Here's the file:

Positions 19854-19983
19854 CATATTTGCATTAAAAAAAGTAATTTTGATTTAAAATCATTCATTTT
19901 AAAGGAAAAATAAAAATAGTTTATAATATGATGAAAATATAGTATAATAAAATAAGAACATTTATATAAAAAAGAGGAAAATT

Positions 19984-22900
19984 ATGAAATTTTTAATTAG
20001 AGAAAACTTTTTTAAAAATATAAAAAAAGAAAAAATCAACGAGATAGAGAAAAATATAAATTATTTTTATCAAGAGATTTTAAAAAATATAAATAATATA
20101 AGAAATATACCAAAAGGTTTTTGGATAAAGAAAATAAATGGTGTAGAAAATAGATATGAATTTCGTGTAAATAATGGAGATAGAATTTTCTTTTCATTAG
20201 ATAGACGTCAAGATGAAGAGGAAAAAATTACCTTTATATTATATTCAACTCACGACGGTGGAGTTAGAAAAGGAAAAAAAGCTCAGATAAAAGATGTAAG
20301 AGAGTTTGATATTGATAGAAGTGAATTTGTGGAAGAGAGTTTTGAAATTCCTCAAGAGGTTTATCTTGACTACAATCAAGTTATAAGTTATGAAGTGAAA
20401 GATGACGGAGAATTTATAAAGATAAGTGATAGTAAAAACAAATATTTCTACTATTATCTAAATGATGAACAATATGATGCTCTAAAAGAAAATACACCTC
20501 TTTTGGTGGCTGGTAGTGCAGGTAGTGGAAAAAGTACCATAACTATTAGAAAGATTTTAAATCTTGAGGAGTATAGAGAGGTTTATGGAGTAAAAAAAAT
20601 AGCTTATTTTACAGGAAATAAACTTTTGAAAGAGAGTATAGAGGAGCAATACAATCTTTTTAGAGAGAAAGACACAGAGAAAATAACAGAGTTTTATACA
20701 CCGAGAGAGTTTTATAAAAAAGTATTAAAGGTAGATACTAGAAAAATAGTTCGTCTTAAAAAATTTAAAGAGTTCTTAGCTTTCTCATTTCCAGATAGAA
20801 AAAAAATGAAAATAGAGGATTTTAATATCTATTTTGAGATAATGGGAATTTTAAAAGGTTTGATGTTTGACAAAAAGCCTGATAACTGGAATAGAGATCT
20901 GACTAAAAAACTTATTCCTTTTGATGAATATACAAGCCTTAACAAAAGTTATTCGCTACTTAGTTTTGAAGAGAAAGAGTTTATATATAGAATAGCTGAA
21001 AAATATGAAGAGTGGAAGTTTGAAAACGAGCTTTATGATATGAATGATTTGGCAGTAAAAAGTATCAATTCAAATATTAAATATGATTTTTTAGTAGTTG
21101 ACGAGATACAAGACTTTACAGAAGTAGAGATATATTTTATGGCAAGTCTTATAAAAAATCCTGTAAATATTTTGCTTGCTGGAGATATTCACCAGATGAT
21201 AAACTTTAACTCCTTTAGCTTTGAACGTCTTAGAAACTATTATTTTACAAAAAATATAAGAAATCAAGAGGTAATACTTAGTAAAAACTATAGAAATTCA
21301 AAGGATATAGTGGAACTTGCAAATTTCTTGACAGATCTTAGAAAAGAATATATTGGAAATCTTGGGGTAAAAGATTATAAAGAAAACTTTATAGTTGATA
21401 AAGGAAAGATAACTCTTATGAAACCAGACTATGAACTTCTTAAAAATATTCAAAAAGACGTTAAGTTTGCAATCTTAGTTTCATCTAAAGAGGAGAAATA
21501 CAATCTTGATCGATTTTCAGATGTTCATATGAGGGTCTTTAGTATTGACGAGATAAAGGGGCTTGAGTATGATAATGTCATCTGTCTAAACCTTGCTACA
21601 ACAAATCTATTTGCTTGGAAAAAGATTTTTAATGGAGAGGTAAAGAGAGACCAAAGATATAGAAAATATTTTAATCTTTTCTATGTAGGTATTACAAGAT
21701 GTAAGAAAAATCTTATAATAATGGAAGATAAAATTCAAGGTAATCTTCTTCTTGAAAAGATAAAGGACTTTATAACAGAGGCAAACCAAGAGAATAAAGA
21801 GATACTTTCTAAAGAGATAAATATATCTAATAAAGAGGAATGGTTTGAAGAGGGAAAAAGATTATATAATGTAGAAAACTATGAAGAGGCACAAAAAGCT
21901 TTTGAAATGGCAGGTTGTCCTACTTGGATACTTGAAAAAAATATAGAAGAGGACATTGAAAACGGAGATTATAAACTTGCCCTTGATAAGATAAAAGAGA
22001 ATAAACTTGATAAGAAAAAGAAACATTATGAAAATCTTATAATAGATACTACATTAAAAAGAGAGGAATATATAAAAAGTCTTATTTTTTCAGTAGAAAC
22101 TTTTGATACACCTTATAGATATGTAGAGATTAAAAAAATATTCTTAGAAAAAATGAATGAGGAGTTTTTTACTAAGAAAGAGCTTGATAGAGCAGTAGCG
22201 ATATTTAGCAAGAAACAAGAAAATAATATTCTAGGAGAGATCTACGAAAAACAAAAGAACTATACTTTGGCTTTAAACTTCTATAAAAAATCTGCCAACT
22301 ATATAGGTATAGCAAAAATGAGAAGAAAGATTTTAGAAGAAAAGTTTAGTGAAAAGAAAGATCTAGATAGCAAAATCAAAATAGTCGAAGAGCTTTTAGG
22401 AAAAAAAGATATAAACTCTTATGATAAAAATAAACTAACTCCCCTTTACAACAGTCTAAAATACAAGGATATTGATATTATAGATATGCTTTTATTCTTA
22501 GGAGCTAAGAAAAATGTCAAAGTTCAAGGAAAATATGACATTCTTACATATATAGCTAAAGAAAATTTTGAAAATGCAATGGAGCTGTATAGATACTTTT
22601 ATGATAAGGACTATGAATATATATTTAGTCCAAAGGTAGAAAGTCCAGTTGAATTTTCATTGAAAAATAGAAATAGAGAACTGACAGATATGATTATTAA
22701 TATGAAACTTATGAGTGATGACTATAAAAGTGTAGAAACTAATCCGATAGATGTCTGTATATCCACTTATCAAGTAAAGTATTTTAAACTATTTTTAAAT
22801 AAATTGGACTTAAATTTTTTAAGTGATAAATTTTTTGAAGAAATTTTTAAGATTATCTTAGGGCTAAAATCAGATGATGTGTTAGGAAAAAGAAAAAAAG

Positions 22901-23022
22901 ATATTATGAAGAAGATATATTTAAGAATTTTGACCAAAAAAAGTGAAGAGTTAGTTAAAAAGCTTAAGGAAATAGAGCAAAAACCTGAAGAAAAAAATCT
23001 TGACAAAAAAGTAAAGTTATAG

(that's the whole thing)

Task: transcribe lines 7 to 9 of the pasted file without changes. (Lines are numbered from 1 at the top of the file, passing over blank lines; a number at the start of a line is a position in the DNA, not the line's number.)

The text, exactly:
20101 AGAAATATACCAAAAGGTTTTTGGATAAAGAAAATAAATGGTGTAGAAAATAGATATGAATTTCGTGTAAATAATGGAGATAGAATTTTCTTTTCATTAG
20201 ATAGACGTCAAGATGAAGAGGAAAAAATTACCTTTATATTATATTCAACTCACGACGGTGGAGTTAGAAAAGGAAAAAAAGCTCAGATAAAAGATGTAAG
20301 AGAGTTTGATATTGATAGAAGTGAATTTGTGGAAGAGAGTTTTGAAATTCCTCAAGAGGTTTATCTTGACTACAATCAAGTTATAAGTTATGAAGTGAAA